What do King Solomon, Pope Gregory I (Gregory the Great), Dante Alighieri, and Mohandas Gandhi have to do with modern governments? Nothing, really, except that their emphasis on seven deadly evils provides us with the perfect pattern to categorize the deadly sins of government.
“These six things doth the LORD hate: yea, seven are an abomination unto him,” said King Solomon in the Proverbs: “A proud look, a lying tongue, and hands that shed innocent blood, an heart that deviseth wicked imaginations, feet that be swift in running to mischief, a false witness that speaketh lies, and he that soweth discord among brethren” (Proverbs 6:16-19).
Pope Gregory I (540–604) took a list of eight sins from the writings of St. John Cassian (360–435) and condensed and arranged them into what has become known as the seven deadly sins: pride, greed, lust, envy, gluttony, wrath, and sloth.
Dante Alighieri (1265–1321), in his great Italian literary work, the Divine Comedy, popularized the seven deadly sins in the second part of his work titled simply Purgatory. After his tour of Hell, Dante was taken to an island wherein was a mountain with seven terraces corresponding to the seven deadly sins.
Mohandas Gandhi (1869–1948), the Indian advocate for nonviolence and resistance to British colonial rule, said that there were seven things that will destroy us: Wealth Without Work, Pleasure Without Conscience, Knowledge Without Character, Commerce Without Morality, Science Without Humanity, Religion Without Sacrifice, and Politics Without Principle.
Killing, stealing, coercing, violating personal liberty and property rights, and committing all manner of sins is bad enough when individuals do it, but with the resources and power that government has, the effects of those things are greatly magnified, to the detriment of those who don’t obey. Since I can’t improve on this statement of economist Richard Ebeling on government, I won’t even try: “There has been no greater threat to life, liberty, and property throughout the ages than government. Even the most violent and brutal private individuals have been able to inflict only a mere fraction of the harm and destruction that have been caused by the use of power by political authorities.”
What follows, then — with apologies to Solomon, Gregory, Dante, and Gandhi — are the seven deadly sins of government.
If there is one thing that governments do, it is wage war. This has been true throughout history: the Persian Wars, the Punic Wars, the Gallic Wars, the Hundred Years’ War, the Thirty Years’ War, the Seven Years’ War, the War of the Spanish Succession, the Napoleonic Wars, the French conquest of Algeria, the Crimean War, the Sino-Japanese War, the Balkan Wars, the Mexican War, the Spanish-American War, World War I, World War II, the Korean War, the Vietnam War, the First Gulf War, the War in Iraq, the War in Afghanistan, and numerous civil wars, revolutions, rebellions, conflicts, insurgencies, and wars of independence.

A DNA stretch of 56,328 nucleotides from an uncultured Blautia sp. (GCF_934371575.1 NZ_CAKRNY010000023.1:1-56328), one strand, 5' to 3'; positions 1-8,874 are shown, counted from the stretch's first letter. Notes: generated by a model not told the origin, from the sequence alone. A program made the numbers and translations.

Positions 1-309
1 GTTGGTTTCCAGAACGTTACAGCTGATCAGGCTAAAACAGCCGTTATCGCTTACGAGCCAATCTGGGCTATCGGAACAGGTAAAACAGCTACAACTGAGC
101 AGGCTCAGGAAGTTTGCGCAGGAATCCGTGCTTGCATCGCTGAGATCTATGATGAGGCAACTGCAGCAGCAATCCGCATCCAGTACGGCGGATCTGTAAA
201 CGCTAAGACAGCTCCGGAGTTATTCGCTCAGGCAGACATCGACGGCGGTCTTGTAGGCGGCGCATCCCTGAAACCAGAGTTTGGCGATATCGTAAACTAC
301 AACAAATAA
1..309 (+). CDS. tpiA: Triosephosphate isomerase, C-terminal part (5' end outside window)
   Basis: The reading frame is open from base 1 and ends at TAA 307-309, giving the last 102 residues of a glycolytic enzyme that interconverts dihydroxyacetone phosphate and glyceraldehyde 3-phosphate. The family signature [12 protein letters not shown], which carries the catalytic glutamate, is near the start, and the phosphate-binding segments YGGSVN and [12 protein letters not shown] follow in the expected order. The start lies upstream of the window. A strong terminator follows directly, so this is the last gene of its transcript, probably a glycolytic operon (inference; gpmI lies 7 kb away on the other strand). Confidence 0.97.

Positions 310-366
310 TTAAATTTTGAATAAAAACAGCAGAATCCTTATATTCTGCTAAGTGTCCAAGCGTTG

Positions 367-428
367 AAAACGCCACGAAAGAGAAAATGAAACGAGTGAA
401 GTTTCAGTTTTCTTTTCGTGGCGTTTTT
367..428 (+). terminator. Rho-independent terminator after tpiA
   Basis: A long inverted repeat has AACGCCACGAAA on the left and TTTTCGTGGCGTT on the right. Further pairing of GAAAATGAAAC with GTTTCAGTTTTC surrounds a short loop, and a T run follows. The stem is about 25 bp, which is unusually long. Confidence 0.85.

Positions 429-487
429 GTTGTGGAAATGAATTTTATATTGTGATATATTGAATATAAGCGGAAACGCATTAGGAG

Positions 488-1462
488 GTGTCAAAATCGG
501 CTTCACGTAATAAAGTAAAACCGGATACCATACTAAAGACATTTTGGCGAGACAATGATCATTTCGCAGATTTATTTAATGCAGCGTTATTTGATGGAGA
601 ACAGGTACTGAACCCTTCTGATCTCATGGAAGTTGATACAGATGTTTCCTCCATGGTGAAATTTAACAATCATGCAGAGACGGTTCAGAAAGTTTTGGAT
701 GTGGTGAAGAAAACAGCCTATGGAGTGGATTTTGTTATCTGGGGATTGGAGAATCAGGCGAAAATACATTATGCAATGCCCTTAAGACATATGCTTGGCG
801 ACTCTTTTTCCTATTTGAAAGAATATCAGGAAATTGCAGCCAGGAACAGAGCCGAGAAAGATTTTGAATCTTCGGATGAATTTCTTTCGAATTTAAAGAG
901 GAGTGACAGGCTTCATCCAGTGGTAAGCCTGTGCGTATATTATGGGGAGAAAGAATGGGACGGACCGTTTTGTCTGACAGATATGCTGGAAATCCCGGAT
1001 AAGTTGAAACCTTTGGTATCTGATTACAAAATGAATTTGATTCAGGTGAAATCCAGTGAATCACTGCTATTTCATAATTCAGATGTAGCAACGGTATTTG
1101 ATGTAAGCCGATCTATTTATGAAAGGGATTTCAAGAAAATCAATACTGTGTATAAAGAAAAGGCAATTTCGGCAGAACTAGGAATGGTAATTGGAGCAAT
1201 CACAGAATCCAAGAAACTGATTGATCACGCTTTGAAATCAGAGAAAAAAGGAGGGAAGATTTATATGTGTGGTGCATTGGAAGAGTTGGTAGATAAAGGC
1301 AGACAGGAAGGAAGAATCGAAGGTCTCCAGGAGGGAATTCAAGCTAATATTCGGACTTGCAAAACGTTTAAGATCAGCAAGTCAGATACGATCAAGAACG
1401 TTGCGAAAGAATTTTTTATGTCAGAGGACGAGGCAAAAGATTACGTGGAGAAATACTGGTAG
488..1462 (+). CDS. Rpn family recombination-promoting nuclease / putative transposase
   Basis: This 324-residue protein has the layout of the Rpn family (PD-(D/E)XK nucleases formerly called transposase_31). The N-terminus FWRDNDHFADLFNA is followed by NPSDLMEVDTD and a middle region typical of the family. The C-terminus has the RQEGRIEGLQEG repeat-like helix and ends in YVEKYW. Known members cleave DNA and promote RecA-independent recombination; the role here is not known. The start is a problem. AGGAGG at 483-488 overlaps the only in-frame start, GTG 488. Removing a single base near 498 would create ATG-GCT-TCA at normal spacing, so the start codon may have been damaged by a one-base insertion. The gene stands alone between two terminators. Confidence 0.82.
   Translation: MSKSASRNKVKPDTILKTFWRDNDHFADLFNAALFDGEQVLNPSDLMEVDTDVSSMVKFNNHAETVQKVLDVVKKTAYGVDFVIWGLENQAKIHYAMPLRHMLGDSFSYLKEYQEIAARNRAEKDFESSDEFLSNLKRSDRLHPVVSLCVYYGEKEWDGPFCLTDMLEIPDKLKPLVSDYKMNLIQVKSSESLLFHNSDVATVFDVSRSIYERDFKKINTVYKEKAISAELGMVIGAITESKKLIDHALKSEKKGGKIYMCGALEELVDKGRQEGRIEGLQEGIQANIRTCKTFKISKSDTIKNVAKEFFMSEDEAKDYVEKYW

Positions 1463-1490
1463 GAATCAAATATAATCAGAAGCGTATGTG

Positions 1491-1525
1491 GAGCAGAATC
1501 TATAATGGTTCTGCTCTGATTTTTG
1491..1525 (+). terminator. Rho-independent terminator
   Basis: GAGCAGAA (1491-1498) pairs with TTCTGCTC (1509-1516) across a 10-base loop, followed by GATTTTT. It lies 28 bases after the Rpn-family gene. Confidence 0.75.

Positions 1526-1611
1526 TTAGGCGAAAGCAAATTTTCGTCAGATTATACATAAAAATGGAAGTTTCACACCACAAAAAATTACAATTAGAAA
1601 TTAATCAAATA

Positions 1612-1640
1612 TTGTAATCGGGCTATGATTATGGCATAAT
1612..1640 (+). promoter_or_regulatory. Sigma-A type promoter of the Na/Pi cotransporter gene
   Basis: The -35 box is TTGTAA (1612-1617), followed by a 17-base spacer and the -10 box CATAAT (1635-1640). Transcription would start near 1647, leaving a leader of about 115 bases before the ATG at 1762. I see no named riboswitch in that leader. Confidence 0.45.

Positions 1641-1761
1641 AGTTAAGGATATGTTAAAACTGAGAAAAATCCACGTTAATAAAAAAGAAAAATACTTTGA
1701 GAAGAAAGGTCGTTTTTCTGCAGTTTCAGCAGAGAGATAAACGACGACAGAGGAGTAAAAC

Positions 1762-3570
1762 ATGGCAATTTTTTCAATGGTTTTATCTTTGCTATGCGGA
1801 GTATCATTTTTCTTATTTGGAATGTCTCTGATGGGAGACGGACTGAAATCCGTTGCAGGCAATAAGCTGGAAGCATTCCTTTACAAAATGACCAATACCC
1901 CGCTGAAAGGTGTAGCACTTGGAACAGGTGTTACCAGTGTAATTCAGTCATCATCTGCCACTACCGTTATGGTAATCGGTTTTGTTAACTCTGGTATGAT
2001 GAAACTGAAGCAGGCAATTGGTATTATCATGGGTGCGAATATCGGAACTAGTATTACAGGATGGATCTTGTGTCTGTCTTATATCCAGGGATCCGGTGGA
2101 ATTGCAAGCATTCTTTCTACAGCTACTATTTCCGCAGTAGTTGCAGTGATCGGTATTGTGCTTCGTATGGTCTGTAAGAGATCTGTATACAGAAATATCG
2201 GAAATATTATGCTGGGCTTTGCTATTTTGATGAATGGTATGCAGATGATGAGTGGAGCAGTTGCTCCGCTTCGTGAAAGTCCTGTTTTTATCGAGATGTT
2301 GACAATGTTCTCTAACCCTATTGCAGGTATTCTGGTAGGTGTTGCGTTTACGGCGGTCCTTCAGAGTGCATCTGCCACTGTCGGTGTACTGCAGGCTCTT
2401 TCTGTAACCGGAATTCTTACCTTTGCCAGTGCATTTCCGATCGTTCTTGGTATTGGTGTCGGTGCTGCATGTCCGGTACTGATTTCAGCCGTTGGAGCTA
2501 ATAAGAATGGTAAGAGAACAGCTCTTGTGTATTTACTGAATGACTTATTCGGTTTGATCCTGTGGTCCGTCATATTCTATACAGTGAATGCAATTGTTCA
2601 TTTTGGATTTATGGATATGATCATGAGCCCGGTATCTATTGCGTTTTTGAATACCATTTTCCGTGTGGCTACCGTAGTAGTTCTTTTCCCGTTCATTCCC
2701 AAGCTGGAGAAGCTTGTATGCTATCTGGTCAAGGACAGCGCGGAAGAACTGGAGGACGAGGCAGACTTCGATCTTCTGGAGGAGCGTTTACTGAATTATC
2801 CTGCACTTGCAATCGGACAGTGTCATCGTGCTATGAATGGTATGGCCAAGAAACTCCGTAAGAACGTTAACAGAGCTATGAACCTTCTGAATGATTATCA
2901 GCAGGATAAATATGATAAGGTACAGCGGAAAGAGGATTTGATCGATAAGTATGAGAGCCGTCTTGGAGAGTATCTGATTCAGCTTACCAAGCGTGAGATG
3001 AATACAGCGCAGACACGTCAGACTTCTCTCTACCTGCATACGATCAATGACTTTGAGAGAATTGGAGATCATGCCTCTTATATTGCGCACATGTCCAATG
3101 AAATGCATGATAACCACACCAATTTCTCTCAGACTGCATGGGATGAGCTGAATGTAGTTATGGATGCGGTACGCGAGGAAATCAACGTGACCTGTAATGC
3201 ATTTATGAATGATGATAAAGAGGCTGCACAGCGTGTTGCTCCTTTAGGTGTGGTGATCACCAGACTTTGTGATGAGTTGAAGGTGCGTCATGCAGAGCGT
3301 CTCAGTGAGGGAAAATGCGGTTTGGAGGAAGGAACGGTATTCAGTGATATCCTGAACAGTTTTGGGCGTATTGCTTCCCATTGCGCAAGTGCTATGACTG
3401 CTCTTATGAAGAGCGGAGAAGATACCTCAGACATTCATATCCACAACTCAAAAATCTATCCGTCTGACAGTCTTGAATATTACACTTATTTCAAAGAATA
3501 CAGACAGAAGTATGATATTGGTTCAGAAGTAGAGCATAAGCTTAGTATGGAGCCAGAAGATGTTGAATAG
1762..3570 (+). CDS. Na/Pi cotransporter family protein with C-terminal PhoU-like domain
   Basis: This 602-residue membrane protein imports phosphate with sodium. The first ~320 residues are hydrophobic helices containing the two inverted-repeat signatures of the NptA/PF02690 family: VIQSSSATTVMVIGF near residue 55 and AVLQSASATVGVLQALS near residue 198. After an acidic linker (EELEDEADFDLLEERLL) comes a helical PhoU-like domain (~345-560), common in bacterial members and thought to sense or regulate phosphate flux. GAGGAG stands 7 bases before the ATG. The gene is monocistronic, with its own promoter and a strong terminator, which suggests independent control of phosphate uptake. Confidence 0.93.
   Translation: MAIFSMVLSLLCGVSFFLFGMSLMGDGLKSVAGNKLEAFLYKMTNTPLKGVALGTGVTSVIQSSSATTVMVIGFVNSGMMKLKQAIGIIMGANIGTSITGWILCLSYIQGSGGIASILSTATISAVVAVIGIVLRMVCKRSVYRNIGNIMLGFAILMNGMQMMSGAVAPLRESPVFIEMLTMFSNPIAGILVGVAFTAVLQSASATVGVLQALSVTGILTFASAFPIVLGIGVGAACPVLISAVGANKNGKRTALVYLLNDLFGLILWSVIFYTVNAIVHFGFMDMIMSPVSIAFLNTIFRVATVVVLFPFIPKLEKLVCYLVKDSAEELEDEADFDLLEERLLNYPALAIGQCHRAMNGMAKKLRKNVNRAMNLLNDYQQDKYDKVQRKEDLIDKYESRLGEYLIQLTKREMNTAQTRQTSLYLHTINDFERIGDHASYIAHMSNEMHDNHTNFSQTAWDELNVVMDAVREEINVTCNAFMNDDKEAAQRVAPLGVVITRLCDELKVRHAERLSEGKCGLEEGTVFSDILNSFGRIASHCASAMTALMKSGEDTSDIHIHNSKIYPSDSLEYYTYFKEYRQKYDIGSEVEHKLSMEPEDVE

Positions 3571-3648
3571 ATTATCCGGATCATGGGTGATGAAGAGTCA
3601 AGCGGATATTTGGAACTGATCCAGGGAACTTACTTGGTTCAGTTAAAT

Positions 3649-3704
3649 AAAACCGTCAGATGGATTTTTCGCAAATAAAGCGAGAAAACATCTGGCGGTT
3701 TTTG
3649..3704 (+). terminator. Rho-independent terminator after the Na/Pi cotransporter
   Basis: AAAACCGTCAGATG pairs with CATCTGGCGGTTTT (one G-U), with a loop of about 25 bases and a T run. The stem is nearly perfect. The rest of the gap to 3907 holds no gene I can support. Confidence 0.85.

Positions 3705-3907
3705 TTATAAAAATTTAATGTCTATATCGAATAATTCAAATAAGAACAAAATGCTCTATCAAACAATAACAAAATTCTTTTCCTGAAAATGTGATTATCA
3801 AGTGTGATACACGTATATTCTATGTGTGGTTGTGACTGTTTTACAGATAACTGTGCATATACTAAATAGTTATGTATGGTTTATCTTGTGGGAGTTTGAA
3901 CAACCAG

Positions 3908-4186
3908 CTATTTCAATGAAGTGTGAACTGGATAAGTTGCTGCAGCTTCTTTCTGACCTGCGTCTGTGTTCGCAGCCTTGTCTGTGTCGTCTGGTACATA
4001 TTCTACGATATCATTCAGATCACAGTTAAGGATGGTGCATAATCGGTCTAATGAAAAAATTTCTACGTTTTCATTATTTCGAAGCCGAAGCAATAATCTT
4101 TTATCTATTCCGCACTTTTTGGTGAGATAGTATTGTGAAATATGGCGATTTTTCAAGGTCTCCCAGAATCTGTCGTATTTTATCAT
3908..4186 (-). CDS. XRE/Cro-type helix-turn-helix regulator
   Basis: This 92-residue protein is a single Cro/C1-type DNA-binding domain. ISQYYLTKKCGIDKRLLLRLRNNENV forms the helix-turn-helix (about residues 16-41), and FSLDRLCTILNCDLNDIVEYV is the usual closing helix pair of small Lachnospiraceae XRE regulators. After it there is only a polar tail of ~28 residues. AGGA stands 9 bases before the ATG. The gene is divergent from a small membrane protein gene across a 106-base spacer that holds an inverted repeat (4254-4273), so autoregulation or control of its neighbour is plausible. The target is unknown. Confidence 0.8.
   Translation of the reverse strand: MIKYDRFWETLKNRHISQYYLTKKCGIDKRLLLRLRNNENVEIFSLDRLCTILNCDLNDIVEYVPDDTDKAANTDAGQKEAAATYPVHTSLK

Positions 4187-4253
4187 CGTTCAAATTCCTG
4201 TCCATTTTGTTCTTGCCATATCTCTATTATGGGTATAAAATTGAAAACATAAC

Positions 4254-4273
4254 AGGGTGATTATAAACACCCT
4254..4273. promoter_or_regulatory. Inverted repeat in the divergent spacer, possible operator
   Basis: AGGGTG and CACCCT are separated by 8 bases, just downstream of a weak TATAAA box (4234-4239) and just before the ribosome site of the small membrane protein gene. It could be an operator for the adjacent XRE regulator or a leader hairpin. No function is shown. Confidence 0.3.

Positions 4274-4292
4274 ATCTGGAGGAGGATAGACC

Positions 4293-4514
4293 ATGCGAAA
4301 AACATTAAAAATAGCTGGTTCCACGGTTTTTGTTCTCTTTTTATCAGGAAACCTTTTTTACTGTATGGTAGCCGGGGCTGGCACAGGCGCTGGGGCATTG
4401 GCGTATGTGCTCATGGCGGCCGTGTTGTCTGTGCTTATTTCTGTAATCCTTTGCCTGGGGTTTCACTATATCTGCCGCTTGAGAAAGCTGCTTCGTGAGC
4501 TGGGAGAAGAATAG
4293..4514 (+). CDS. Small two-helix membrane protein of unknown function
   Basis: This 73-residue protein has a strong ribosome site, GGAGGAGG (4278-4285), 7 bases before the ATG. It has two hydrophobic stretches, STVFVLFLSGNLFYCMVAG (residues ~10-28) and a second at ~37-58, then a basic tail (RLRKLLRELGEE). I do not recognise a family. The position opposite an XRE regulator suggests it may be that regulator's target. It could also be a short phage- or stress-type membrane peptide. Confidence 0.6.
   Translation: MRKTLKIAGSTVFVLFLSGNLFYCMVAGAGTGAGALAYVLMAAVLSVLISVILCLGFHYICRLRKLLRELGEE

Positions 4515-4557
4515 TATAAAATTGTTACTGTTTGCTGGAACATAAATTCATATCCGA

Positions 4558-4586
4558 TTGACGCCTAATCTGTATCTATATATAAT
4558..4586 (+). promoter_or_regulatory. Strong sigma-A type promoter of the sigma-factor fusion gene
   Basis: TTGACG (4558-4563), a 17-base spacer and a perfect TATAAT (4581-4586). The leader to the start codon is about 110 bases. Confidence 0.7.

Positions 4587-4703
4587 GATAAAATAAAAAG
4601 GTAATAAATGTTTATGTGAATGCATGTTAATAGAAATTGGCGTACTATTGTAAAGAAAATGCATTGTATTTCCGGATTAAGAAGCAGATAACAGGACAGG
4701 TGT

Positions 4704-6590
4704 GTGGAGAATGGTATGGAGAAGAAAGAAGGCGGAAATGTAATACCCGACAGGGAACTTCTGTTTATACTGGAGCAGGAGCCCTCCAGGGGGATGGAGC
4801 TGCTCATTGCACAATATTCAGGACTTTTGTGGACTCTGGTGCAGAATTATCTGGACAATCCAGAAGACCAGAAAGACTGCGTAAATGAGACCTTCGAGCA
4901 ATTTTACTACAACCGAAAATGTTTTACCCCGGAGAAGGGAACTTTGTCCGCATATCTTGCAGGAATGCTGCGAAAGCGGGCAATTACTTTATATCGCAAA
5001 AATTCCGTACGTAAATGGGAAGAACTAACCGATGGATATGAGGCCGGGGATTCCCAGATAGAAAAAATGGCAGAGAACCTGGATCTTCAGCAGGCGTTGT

Writing in 1968, the historian and philosopher Will Durant, (1885–1981), in his book The Lessons of History, remarked that “in the last 3,421 years of recorded history only 268 have seen no war.” But the bloodiest century was not somewhere in the distant past between groups of ignorant barbarians blindly following their kings engaged in territorial squabbles. The bloodiest century was the twentieth century. In the twentieth century, governments mastered the art of efficient mass killing. In World War I, during the Battle of the Somme, British casualties numbered more than 57,000 on the first day. During the Battle of Verdun throughout 1916, more than 430,000 Germans were killed or wounded and approximately 550,000 French. In World War II — the “good war” — more than 60 million people were killed, give or take a few million, and a majority of them were civilians.
The U.S. government is no different from any other government in history. The United States has never gone a decade without war, and the only time it went five years without war was during the Great Depression. Most of the military operations launched since World War II have been launched by the United States. American military spending dwarfs the rest of the world put together.
Although all taxation is government theft, the income tax is particularly onerous. As Old Right stalwart Frank Chodorov explained in his classic book, The Income Tax: Root of All Evil (1954), the income tax means that the state says to its citizens,
Your earnings are not exclusively your own; we have a claim on them, and our claim precedes yours; we will allow you to keep some of it, because we recognize your need, not your right; but whatever we grant you for yourself is for us to decide.